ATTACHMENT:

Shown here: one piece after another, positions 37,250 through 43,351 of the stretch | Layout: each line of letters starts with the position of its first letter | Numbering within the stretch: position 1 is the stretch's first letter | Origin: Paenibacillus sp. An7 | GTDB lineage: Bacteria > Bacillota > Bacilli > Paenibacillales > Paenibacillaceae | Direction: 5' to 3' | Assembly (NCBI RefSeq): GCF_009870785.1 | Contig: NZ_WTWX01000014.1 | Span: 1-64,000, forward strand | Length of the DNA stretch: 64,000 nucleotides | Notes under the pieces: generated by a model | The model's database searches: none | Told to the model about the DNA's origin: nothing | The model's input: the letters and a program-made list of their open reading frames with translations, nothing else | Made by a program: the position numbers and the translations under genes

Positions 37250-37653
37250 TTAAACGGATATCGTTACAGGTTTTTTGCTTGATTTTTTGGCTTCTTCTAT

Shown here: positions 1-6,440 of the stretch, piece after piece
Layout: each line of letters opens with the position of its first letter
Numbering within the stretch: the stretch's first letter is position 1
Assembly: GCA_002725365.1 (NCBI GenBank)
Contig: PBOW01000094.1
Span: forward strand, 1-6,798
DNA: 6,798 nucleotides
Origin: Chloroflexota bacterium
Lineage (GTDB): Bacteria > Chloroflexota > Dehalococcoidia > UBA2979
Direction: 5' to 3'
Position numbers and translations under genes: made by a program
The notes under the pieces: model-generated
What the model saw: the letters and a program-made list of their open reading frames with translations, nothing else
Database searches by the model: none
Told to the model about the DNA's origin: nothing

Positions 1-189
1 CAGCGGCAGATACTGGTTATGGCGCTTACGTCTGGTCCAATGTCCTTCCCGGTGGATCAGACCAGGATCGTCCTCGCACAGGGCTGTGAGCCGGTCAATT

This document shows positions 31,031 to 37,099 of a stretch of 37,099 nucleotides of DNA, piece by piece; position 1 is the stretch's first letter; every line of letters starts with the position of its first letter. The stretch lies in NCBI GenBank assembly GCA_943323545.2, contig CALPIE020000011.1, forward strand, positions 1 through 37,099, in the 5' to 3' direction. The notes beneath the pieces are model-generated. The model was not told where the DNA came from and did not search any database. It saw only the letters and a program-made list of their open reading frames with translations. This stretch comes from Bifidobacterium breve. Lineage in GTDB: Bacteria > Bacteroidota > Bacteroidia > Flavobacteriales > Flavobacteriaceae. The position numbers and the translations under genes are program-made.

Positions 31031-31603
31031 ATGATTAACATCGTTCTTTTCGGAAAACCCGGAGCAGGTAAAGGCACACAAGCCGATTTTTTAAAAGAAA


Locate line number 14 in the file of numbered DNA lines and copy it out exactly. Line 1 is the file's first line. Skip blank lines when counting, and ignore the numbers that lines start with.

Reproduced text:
Position numbers and translations under genes: made by a program